Piano Concerto No.3 in D minor Opus 30 (1) Sergei Rachmaninov
Four Seasons, five siblings, and more than 800 different pieces of music. Discover the facts and figures associated with the famous Baroque composer.
Antonio Vivaldi was born on 4 March 1678 in Venice to Camilla Calicchio and Giovanni Battista Vivaldi, who was a barber, baker and violinist. He had five siblings.
Vivaldi was baptised immediately after he was born, in his own home. This could have been due to his ill health, or the earthquake that shook Venice on the day of his birth.
Vivaldi's crop of curly red hair, inherited from his father, prompted friends to nickname the composer 'il Prete Rosso' - the red priest. His father was just nicknamed 'Rossi' - redhead. Don't be fooled by the white hair in the picture - the composer was wearing a wig!
Vivaldi suffered from what he called 'strettezza di petto' (tightness of the chest) throughout his life - this severe asthma inhibited his speech, and even made him weak and dizzy when he spoke.
Despite the fact Vivaldi wrote around 800 different works, his music was rarely played from his death in 1741, when his manuscripts were locked away or even attributed to other composers because he was deemed to be out of favour.
Much of Vivaldi's music that was lost or hidden is being gradually rediscovered. His flute concerto, Il Gran Mogol, was rediscovered in October 2010 in Scotland, and previously undiscovered manuscript of his opera Orlando Furioso was found in July 2012.
As was common for the eldest son in a wealthy family, Vivaldi was ordained in 1703. He withdrew from his priestly duties, perhaps due to his ill health, and rarely said Mass, apparently preferring to dedicate himself to his musical obligations.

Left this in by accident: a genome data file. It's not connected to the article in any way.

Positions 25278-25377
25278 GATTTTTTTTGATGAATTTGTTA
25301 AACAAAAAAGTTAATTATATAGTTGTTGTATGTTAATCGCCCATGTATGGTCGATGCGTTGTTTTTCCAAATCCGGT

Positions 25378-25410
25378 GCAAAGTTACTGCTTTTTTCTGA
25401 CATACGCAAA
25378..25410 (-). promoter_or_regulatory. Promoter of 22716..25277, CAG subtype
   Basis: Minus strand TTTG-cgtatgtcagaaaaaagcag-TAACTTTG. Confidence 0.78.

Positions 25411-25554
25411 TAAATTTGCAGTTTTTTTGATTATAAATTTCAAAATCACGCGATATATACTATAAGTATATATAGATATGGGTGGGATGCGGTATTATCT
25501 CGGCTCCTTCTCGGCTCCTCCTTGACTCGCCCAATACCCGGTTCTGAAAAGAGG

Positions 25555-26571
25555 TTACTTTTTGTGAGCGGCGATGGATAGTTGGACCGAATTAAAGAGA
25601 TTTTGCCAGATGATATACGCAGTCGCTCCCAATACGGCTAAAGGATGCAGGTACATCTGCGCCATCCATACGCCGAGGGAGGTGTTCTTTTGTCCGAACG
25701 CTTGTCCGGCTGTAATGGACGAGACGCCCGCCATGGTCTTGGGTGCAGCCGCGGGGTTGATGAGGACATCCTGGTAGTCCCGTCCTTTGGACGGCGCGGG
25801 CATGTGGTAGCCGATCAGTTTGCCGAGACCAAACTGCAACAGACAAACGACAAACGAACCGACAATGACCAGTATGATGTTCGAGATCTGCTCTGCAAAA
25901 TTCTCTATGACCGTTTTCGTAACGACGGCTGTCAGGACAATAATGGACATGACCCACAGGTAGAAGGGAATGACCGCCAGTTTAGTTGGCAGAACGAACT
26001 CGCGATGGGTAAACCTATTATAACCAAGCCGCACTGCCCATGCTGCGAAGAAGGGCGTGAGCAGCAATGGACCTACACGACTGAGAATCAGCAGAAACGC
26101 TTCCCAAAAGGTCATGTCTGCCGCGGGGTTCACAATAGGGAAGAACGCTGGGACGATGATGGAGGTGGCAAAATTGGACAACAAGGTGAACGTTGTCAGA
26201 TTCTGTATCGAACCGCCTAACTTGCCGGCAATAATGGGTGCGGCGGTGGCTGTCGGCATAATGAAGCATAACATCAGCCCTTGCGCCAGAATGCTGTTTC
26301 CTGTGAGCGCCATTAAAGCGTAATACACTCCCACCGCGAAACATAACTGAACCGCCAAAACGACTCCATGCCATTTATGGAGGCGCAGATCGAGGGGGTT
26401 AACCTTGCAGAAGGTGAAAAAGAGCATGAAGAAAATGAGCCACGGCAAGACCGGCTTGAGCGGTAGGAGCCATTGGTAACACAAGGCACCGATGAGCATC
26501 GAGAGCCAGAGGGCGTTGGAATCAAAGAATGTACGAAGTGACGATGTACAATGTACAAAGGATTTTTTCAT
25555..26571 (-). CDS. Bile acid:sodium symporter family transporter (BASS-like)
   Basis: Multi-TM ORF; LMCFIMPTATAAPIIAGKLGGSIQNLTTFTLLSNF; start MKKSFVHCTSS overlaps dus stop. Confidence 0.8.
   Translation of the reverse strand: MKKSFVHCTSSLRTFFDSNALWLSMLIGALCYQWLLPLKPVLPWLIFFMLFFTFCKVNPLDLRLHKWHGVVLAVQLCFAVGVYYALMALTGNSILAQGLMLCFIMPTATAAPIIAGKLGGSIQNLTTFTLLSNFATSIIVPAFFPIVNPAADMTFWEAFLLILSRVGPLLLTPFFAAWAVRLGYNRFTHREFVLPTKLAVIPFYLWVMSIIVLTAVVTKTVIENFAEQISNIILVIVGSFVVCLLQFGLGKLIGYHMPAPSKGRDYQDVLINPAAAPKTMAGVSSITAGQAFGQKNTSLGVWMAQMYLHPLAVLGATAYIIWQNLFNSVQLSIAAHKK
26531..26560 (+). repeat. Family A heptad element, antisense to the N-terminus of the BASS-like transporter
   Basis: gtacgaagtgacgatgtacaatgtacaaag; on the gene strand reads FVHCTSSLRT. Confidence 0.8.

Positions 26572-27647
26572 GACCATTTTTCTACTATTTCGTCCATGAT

Alongside his religious duties, the composer spent 37 years of his life as a composer, teacher, and conductor at the Pio Ospedale della Pietà asylum for orphaned girls. The original building is now a hotel restaurant, but the nearby church was completed in 1761, 20 years after Vivaldi's death
Vivaldi wrote fragments of poetry on the manuscript for his 'The Four Seasons', and no one's sure who wrote them. They may have been written by Vivaldi himself, who also provided instructions such as "The barking dog" in Spring, "Languor caused by the heat" in Summer, and "the drunkards have fallen asleep" in Autumn.
'The Four Seasons' may well be his most famous piece, but Vivaldi wrote more than 500 other concertos for other instruments including mandolin, cello, flute, viola d'amore, recorder, and lute. Around 230 of these are for violin - he was, after all, a violinist, like his father.
When Vivaldi's now famous Gloria was rediscovered, Alfredo Casella loved the composer so much, he organised 'Vivaldi Week' where the Gloria and l'Olympiade were revived in 1939.
A student of Vivaldi's, Anna Tessieri Girò, became his favourite prima donna and accompanied the composer on his travels, along with her older half-sister Paolina. There's speculation about the nature of the relationship between all three of them, but no evidence to suggest anything other than friendship.
Vivaldi's music isn't just a concert hall favourite; it's also been featured in many films. Listen out for his Concerto No. 8 from 'L'estro harmonica' in Indecent Proposal, 'The Four Seasons' in Pretty Woman (pictured), and 'Nulla in mundi pax sincera' in Shine. (Picture: c Buena Vista/Everett/Rex Features)
Often known simply as the Vivaldi Gloria, the enduring piece isn't Vivaldi's only setting of the religious text: he's known to have written at least three. Only two survive, but it's not confirmed which one was written first.
Vivaldi and Mozart may have been born some 500km away from each other, but both composers were buried in the same place in Vienna. No one is exactly sure where: his grave was lost when Vienna’s Technical University was built over the graveyard.